Raele often did as she was told by her father, a wealthy widower, as the only family in his life. She cleaned where he said to, cooked what he asked for, learned to count money so he didn’t have to when he was tired and needed rest, and she would have married any man he’d arranged her to wed, had Raele’s father not died before marrying her off.
A woman rarely chose her lover in the grand desert, and even more rarely was this same woman the daughter of a successful merchant. Normally a rich man wanted his daughter to marry men in rich families of equal merit. Without a father to direct Raele, anyone had a chance to win the young woman’s affections.
Jadin saw himself as that anyone. He had little money, but many aspirations. A soldier could be happy simply to have a lot of money and a good wife, while Raele would be nothing more than a high-priced conquest for other men of her status. They wouldn’t appreciate her.
Perhaps she knew this, Jadin believed, because she turned away the sons of her father’s friends with barely a moment’s hesitation. They gave her sweets, jewels, and promises, but she wouldn’t give them her time.
“What fools,” Jadin said. “She already has the money for anything they could buy. A promising man must offer more.”
Jadin appeared at Raele’s door one morning to show off his swordplay, a fierce and brutal display, so she would know he could protect her. He then told her of evenings when they could watch the sun set together, as lovers did in romantic stories. Lastly, he whispered secrets he’d learned from whores and concubines abroad in his warring that would send her screaming in delight. Yet when he offered to demonstrate, she laughed and turned him away without offering a reason, like he came calling as commonly as a richer young man.
Other men with little money were soon turned away. Sculptors, singers, and other soldiers visited Raele’s doorstep, and left as quickly as they’d appeared. “I alone have made her laugh,” Jadin said to himself, watching Raele’s home and briefly believing he had an advantage.
Someone else seemed to have a better advantage. In the nights to come, Jadin discovered that there was one suitor allowed inside Raele’s stone house. He dressed in heavy, dark clothing, covering his head with a hood and scarf, as if he was used to traveling the windswept desert. No one seemed to know him, and yet Raele let him enter her home without pause.
After a few days, the tide of other suitors shrank to a trickle, and after a few more days, only Jadin bothered to approach Raele before dusk. She sent him away each time, but not before he said a few flowery words, and asked a few intrusive questions about her nighttime visitor.
“Is he a foreigner? Is he poor and seeking your wealth? Is he even worth your time?”
Raele answered nothing and Jadin was forced to wait for night to get some idea of this stranger’s habits. Finally, he grew fed up with simply spying and lingering in the shadows, and decided to confront the man. He waited for the covered-up visitor to leave Raele’s house an hour before dawn and followed closely, through alleys and streets, under laundry lines and past the briefly quiet market. He carried on his person a sword, a hammer, and a nail, in case the other man needed more than being threatened. The stranger either knew he was being followed or wanted to be sure no one could, but Jadin had tracked enemies through endless deserts and foreign jungles, much harsher climates than a city of sand and clay.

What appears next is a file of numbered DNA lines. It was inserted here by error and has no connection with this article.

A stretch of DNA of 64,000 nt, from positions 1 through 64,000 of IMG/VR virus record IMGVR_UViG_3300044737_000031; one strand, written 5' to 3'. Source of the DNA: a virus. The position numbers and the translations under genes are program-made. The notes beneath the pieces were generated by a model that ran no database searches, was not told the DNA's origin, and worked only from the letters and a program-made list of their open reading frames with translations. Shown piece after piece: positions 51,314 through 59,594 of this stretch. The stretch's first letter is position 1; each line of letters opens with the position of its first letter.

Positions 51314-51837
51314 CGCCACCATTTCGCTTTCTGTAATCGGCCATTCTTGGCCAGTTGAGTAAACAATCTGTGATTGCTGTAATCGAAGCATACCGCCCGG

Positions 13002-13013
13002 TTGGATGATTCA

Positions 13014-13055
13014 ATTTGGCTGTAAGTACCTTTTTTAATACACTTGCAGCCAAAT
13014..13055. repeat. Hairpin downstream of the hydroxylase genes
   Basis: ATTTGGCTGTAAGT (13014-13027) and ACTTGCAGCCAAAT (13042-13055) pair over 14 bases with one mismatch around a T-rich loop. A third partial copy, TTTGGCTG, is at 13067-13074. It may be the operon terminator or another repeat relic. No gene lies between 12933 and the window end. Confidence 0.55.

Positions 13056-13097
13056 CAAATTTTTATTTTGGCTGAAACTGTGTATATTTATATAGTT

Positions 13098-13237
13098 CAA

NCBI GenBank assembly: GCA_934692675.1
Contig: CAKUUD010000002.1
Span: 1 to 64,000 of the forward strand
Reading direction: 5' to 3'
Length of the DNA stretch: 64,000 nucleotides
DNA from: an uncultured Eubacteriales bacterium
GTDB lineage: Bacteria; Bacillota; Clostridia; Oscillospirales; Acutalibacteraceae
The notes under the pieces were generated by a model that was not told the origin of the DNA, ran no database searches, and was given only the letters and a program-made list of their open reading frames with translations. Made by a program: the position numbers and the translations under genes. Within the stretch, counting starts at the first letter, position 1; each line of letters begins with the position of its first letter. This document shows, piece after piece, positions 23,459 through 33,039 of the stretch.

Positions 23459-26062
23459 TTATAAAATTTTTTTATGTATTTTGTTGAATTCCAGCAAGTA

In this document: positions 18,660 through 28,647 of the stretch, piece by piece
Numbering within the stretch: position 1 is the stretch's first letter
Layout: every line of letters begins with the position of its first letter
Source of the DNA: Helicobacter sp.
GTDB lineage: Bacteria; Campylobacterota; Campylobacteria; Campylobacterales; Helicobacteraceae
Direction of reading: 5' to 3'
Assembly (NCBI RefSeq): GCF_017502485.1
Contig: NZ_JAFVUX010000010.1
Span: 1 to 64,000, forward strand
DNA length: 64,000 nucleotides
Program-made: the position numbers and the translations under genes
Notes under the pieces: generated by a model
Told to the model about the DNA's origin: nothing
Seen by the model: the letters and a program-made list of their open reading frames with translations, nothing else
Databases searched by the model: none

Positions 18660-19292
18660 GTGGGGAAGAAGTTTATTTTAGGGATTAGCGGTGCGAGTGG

At last, on the city’s outskirts, Jadin caught up with the stranger, tackling him to the ground and baring his sword. “Leave now and let Raele be mine, without any curse or vengeance on your part,” Jadin said. “If you don’t, I’ll cut off your manhood and stuff it down your throat, and you’ll be of little use to her.”
“I have no manhood and so that’s of no use to Raele anyway,” the stranger said, and he yanked away hood and scarf to reveal the face of a she. “I am Lahui.”
“You?” Jadin cried. “And Raele?”
“Anyone has a chance at her heart without her father deciding for her, and this woman is that anyone,” Lahui said. “We are deeply in love. Petty riches and flesh are nothing to two spirits entwined.”
Jadin had heard enough. His blade slid into the woman’s chest, cutting through her heart and lungs, and then he dragged her by the hair over the rough desert ground. Her body was left on a dune outside the city’s borders, where her blood pooled beneath her body, into the sand. Jadin sheathed his sword and then placed a nail into the sand where the blood gathered, hammering it clumsily into the earth. “Your death will keep you out of Raele’s arms,” he said. “And this nail will keep you from coming back as an efreet, even if your will is strong enough to return from being murdered. Goodbye, my rival without manhood.”
The soldier went on visiting Raele during the day as before so as not to arouse her suspicion that he had anything to do with Lahui’s disappearance, and he even continued asking about her, but he didn’t watch Raele’s door at night for a week. When at last he looked on one evening, he found Raele peeking out her door every hour or two, staring longingly into the darkness as if she expected the woman to return.
“Your stranger hasn’t visited you in some time,” Jadin said the next day. “I can tell you’ve been getting more sleep.”
“She isn’t coming back, I fear,” Raele said.
“Then will you give me a chance?”
“I will not.”
Jadin grew angry. “But she can’t speak sweetly to you. She’s silent!”
“And cannot complain.”
“She’s gone, Raele.”
“And will never wear out her welcome.”
“And so she’ll never grow old.”
Frustrated, but still believing Raele would give him a chance if he could only break her love for the other woman, he headed back to the city’s outskirts and found the place where he’d left Lahui’s corpse. This time he carried his sword, a small chisel hard enough to scrape metal, and a brass bottle. Lahui’s clothes had been torn up by the wind, her blood had either evaporated or sunk into the sand, and her flesh had quickly rotted and dried, revealing bones in some places and bite marks in others, but the nail remained standing as if it had been driven into immovable wood.